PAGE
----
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Storage Losses and Their Estimation. Lecture 4. Losses can occur at:. Preharvest Harvest Postharvest. Reported Loss Estimates Were Unrealistic . Reduction in losses can increased food availability Quoted losses 10% for worldwide losses of cereals in storage 35% for losses in India

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Presentation Transcript
losses can occur at
Losses can occur at:
  • Preharvest
  • Harvest
  • Postharvest
reported loss estimates were unrealistic
Reported Loss Estimates Were Unrealistic
  • Reduction in losses can increased food availability
  • Quoted losses
    • 10% for worldwide losses of cereals in storage
    • 35% for losses in India
    • 46% for losses of sorghum in Nigeria
  • Give visibility to postharvest problems
  • Higher the losses; greater the need to control such losses (aid, funding)
  • High losses do occur; but these instances are rare
slide7
Domestic consumption
  • Quality loss not an issue
  • Traditional methods of pest management-use of ash, clay, sun drying, aromatic plants, etc.
slide10
Grain from different farms with different levels of damage is stored in commercial settings
  • Well-managed stores, losses 1-2%
  • Storage hygiene, other pest management input help reduce losses
  • Pesticide resistance-adds to the loss (cost of treatments)
losses
Losses
  • Direct
    • Disappearance of a commodity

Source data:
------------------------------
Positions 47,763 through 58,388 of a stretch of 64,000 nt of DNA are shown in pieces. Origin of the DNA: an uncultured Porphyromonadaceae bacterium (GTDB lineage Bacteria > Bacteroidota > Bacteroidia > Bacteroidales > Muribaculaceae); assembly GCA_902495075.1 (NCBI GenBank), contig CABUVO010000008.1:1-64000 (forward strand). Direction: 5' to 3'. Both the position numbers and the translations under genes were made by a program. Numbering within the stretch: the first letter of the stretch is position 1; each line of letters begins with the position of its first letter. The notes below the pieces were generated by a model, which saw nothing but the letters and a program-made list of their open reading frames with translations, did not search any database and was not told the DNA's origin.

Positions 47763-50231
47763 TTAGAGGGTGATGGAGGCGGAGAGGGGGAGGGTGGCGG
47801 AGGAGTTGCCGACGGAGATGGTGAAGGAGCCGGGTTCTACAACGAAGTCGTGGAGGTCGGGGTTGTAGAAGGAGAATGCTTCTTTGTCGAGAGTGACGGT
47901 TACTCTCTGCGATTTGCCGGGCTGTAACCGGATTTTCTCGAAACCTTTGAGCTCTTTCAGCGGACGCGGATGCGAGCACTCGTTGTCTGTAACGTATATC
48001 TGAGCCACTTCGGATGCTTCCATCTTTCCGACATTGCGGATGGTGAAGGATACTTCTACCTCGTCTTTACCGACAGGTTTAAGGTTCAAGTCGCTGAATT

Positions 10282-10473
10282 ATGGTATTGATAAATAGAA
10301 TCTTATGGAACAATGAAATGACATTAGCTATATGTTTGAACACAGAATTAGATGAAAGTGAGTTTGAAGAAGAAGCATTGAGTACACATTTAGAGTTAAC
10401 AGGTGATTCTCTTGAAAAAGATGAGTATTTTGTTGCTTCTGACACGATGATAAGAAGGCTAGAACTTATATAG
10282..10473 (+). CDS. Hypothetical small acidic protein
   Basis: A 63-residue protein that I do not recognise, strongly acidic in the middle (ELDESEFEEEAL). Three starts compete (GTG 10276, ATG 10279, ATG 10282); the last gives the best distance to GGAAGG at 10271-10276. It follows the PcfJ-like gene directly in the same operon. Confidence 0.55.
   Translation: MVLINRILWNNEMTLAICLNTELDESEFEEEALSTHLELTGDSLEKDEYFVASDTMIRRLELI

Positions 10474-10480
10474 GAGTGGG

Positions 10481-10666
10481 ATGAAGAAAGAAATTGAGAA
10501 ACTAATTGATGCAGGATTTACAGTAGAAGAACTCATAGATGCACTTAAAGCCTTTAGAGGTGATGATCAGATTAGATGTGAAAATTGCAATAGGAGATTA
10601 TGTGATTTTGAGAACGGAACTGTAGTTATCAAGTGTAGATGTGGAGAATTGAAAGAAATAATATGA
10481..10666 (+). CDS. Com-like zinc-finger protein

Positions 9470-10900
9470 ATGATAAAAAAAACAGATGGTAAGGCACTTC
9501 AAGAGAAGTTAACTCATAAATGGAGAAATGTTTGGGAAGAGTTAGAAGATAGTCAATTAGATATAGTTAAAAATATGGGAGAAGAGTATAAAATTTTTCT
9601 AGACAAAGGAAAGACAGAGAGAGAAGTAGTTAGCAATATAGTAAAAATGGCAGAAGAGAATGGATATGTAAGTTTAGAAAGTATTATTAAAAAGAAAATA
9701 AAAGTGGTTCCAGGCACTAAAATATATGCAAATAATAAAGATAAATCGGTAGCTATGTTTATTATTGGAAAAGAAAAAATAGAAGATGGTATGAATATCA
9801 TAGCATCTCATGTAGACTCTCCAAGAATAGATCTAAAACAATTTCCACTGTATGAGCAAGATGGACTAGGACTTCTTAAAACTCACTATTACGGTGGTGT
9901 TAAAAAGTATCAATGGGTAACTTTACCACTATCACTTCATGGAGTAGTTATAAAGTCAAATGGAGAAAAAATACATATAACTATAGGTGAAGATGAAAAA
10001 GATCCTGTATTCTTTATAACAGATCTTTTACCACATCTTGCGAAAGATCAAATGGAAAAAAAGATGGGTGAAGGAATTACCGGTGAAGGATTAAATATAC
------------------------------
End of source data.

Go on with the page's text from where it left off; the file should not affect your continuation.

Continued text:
• Indirect
    • Lowering of the quality
postharvest losses general categories
Postharvest Losses: General Categories
  • Weight loss
    • Decrease in weight
    • Role of moisture and insects
  • Quality loss
    • Grain grading and marketing
    • Shape, size, color, dockage, insect contamination, etc.
  • Nutritional loss
    • Loss of germ, vitamins, protein, starch
  • Germination loss – loss of viability
  • Commercial loss
    • Economic loss as a result of the above (loss of reputation)
    • Cost of loss prevention
    • Legal costs
loss assessment methods
Loss Assessment Methods

Described in detail in:

Harris, K. L. and C. J. Linblad (compilers). 1978. Postharvest loss assessment methods. A manual for the evaluation of postharvest losses. Published by the American Association of Cereal Chemists, in cooperation with the Leaguer for International Food Education, the Tropical Stored Products Institute, the Food and Agriculture Organization of the United Nations, and the Group for Assistance on Systems relating to Grain After-harvest, 193 pp.

holisitic loss estimate
Holisitic Loss Estimate
  • Should consider losses during
    • Production
    • Harvest
    • Storage
    • Handling
    • Distribution
    • Utilization
loss measurements
Loss Measurements
  • Penalties at the time of sale
  • Weight of a known volume of grain
    • Baseline data
    • Shape, size of kernels
    • Moisture
  • Separation of damaged and undamaged kernels
    • What constitutes damage? Hidden infestation
  • Plating to determine mold infection
    • Percent infection
    • Species?
  • Estimation of insect/fungal by-products
    • Uric acid, fecal material, dust, carbon dioxide, mycotoxins
relating cause and effect
Relating Cause and Effect
  • Is the loss a result of insect or microbial activity or both?
  • Sampling errors (precision, bias)
  • Human errors
  • Sampling techniques and their accuracy